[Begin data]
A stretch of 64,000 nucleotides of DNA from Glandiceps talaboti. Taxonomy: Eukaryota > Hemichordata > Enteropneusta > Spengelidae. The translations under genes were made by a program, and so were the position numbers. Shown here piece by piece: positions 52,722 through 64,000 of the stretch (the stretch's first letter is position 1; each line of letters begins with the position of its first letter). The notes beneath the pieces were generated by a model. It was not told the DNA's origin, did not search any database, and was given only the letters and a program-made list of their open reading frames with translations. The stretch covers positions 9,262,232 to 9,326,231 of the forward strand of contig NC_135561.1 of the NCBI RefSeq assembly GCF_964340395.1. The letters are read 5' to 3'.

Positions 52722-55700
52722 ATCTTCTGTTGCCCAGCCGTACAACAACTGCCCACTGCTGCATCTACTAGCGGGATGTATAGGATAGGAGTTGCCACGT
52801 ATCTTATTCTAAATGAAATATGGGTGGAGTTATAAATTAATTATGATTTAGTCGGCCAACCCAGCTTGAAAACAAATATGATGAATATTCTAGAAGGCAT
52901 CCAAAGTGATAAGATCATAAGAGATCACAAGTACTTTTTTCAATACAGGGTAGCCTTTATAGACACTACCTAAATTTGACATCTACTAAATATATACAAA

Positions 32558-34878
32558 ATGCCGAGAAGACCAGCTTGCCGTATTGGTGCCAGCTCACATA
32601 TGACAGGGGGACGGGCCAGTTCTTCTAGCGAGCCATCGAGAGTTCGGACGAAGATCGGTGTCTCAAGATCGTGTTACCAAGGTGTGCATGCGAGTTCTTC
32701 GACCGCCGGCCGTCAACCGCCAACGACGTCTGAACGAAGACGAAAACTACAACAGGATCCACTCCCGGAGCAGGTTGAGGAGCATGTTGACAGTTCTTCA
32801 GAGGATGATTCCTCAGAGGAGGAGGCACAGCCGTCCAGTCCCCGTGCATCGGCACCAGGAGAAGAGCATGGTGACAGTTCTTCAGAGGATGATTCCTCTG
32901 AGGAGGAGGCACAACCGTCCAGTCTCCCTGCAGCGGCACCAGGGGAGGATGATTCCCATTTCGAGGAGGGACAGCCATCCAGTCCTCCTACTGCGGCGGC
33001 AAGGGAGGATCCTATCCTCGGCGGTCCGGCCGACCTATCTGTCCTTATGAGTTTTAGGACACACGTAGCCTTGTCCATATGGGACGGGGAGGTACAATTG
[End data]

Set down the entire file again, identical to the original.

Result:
A stretch of 64,000 nucleotides of DNA from Glandiceps talaboti. Taxonomy: Eukaryota > Hemichordata > Enteropneusta > Spengelidae. The translations under genes were made by a program, and so were the position numbers. Shown here piece by piece: positions 52,722 through 64,000 of the stretch (the stretch's first letter is position 1; each line of letters begins with the position of its first letter). The notes beneath the pieces were generated by a model. It was not told the DNA's origin, did not search any database, and was given only the letters and a program-made list of their open reading frames with translations. The stretch covers positions 9,262,232 to 9,326,231 of the forward strand of contig NC_135561.1 of the NCBI RefSeq assembly GCF_964340395.1. The letters are read 5' to 3'.

Positions 52722-55700
52722 ATCTTCTGTTGCCCAGCCGTACAACAACTGCCCACTGCTGCATCTACTAGCGGGATGTATAGGATAGGAGTTGCCACGT
52801 ATCTTATTCTAAATGAAATATGGGTGGAGTTATAAATTAATTATGATTTAGTCGGCCAACCCAGCTTGAAAACAAATATGATGAATATTCTAGAAGGCAT
52901 CCAAAGTGATAAGATCATAAGAGATCACAAGTACTTTTTTCAATACAGGGTAGCCTTTATAGACACTACCTAAATTTGACATCTACTAAATATATACAAA

Positions 32558-34878
32558 ATGCCGAGAAGACCAGCTTGCCGTATTGGTGCCAGCTCACATA
32601 TGACAGGGGGACGGGCCAGTTCTTCTAGCGAGCCATCGAGAGTTCGGACGAAGATCGGTGTCTCAAGATCGTGTTACCAAGGTGTGCATGCGAGTTCTTC
32701 GACCGCCGGCCGTCAACCGCCAACGACGTCTGAACGAAGACGAAAACTACAACAGGATCCACTCCCGGAGCAGGTTGAGGAGCATGTTGACAGTTCTTCA
32801 GAGGATGATTCCTCAGAGGAGGAGGCACAGCCGTCCAGTCCCCGTGCATCGGCACCAGGAGAAGAGCATGGTGACAGTTCTTCAGAGGATGATTCCTCTG
32901 AGGAGGAGGCACAACCGTCCAGTCTCCCTGCAGCGGCACCAGGGGAGGATGATTCCCATTTCGAGGAGGGACAGCCATCCAGTCCTCCTACTGCGGCGGC
33001 AAGGGAGGATCCTATCCTCGGCGGTCCGGCCGACCTATCTGTCCTTATGAGTTTTAGGACACACGTAGCCTTGTCCATATGGGACGGGGAGGTACAATTG